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Old February 22, 2007, 11:14 AM   #1
susiequeve
 
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Filing timeshare rental income

Does anyone know if you have to claim income from a 5 day timeshare rental? I rented my Cape Cod timeshare last year for only 5 days and receive a 1099 from the government.

Any info would be greatly appreciated.
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Old February 22, 2007, 12:21 PM   #2
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This TUG article should have the info. you need: TS Taxes

And this recent thread - Tax Thread

For more info. use the search function and search for "tax."
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Old February 22, 2007, 12:23 PM   #3
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Yes, you must report the income, but you will have some expenses that can be offset aghainst the income. See the Rental Income and Vacation Home sections of this Income Taxes and Timeshares article from the TUG Advice section.

(Edited to note that you beat me to it, Denise!)
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Old February 22, 2007, 01:20 PM   #4
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Thanks to both of you for the advise.

Susiequeve
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Old February 22, 2007, 01:34 PM   #5
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Originally Posted by susiequeve View Post
Thanks to both of you for the advise. Susiequeve
Advise is a verb, maybe you mean advice? I doubt the 1099 came from the government, it came from whatever organization you brokered the rental through. They sent it to you and the government. So, my advice to you is to account for it on your taxes.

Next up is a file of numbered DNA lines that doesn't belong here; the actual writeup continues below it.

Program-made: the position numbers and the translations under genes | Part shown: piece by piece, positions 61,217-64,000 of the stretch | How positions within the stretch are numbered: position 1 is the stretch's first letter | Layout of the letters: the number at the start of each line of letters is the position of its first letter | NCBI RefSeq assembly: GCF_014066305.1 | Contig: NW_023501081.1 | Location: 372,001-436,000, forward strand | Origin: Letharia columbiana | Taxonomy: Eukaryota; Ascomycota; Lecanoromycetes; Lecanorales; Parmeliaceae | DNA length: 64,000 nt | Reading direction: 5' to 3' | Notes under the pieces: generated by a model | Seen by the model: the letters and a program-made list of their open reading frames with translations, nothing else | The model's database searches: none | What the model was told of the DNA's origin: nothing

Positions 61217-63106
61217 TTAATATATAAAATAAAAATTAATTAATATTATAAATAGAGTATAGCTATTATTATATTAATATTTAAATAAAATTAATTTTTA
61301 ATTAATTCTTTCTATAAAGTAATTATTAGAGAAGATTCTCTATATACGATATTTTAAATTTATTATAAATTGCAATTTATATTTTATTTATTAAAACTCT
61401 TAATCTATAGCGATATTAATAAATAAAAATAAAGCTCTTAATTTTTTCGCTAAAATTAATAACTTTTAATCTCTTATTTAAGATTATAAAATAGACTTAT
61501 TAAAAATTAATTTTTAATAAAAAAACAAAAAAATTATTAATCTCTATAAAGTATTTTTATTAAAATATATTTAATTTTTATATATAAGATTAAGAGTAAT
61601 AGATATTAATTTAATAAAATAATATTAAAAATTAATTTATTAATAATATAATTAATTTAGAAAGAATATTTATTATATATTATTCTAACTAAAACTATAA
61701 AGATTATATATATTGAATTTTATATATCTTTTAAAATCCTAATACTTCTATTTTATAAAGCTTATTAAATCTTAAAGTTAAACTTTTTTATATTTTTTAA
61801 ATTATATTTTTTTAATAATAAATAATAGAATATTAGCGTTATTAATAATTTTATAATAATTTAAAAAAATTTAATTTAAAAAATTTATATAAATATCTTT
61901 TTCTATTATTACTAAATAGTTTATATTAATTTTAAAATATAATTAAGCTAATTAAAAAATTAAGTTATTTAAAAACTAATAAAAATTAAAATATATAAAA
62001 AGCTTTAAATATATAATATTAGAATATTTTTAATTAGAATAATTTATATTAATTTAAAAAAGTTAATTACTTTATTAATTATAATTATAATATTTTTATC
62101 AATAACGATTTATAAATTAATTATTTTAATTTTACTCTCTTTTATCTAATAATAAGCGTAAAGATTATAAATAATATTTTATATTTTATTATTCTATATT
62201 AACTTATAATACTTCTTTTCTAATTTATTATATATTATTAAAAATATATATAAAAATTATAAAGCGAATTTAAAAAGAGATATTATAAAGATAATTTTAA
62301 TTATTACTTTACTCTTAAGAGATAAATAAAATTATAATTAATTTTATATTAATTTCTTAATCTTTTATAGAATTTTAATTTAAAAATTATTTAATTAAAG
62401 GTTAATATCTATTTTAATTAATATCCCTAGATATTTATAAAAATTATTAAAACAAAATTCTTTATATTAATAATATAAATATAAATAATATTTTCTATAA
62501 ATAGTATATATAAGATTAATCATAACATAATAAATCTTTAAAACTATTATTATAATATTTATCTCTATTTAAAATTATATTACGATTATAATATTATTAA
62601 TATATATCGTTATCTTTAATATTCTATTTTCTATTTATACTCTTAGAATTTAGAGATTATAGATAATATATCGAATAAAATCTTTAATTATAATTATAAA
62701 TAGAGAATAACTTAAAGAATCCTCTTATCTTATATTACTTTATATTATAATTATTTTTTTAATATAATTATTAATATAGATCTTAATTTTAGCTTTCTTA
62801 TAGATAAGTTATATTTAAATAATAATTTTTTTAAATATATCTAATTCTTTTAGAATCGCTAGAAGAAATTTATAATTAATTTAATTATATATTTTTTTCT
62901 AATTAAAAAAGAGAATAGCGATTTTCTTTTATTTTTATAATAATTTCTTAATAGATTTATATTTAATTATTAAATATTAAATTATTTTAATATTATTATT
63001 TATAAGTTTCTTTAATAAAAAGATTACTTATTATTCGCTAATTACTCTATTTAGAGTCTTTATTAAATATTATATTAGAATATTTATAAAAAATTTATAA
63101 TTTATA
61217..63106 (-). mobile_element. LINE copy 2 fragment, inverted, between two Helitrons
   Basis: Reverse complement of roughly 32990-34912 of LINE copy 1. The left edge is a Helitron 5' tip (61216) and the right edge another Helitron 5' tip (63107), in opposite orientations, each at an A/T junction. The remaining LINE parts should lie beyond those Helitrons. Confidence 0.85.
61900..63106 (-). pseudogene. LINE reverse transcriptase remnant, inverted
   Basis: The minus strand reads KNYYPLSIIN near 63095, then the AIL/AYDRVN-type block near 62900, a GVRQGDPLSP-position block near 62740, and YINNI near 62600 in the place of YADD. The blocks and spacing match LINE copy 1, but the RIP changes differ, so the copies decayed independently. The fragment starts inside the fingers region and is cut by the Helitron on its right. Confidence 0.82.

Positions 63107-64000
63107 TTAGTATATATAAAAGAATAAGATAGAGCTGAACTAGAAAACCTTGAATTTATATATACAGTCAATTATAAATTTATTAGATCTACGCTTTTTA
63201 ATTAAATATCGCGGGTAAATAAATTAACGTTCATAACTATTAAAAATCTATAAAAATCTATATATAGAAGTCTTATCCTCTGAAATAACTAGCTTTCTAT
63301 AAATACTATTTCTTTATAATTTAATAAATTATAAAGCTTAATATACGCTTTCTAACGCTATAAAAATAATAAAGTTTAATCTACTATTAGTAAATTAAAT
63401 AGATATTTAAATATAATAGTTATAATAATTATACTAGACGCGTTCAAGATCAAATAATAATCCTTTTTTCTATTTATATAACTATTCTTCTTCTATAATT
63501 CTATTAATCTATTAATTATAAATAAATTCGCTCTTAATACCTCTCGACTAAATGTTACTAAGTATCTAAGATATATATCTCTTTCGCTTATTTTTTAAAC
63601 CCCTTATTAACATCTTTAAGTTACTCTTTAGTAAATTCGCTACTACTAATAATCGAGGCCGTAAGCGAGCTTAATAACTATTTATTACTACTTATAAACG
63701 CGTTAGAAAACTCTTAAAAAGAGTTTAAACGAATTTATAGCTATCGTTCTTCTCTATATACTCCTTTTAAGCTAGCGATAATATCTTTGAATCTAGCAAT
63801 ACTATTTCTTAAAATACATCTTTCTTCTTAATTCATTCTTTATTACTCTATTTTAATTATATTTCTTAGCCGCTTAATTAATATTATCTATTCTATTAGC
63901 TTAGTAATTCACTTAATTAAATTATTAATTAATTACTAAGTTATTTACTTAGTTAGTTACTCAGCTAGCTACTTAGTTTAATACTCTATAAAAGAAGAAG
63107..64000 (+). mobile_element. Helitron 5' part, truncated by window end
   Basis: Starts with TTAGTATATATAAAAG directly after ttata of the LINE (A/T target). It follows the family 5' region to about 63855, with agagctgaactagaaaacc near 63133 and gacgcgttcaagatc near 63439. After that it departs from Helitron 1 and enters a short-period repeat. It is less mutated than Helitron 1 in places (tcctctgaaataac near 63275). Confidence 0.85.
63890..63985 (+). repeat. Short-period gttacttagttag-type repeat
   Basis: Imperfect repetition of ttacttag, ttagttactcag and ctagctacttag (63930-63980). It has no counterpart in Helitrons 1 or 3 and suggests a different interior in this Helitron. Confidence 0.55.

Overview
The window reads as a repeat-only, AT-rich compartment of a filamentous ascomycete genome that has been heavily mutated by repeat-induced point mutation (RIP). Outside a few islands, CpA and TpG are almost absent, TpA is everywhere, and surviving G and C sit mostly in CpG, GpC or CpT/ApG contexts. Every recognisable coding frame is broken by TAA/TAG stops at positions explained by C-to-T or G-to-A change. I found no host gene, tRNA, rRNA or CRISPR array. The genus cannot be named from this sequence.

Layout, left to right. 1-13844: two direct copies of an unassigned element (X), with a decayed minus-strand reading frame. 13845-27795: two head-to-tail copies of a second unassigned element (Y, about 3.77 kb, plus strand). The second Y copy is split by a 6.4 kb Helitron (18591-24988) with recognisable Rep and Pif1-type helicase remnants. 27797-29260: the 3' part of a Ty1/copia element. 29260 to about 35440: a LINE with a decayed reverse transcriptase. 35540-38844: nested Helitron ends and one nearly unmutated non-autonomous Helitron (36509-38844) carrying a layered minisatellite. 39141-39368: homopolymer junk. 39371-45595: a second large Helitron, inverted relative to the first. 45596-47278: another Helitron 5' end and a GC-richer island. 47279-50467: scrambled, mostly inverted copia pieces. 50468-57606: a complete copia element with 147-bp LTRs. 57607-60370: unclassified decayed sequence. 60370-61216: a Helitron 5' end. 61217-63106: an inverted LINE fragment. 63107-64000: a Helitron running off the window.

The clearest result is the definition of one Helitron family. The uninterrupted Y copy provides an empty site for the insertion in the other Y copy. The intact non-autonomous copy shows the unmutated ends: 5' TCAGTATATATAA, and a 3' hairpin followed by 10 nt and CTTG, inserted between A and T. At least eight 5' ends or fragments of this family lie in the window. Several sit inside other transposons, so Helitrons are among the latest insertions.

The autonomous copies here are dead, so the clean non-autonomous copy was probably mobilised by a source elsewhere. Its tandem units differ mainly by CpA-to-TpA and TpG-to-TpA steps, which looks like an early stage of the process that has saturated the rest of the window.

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Old February 22, 2007, 07:22 PM   #6
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Hey Spence, Thanks for the ADVICE !!
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Old February 22, 2007, 10:05 PM   #7
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Question

I was wondering how one would get a 1099 on a personal rental. I did not realize that it was done through an agency. That must be who sent it.

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Old April 6, 2007, 05:40 AM   #8
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LO MF split

Another rental tax Q if anyone knows:

If you spilt a lockoff and rent the studio part and use the one-bedroom for personal use. (and are not a normal every year renter) For dedection purposes, would you apply 1/3 or 1/2 of the year MF/taxes to the rental as a deduction against the rental income? Example: You rent your studio side of the 2 bedroom LO unit for $1000. You use the 1 bedroom for personal use. The total annal FF/taxes/SA is $1,000 in a combined bill. What would you use as a deduction against the rental income? Thanks!
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Old April 6, 2007, 08:00 AM   #9
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The tax rules provide that you should make a reasonable allocation of the expenses. That applies to depreciation as well as the MFs and taxes.

Because the square footage, fair market value and rental value of the studio are all likely to be less that one half of the total, I believe something in the range of 25%-35% of the total would be appropriate, but it's your call.

Also, if you have used the unit for personal use (occupancy, exchange, gift to a friend or relative, etc.) in any prior year, depreciation should be calculated based on resale value or your purchase price, whichever is lower.
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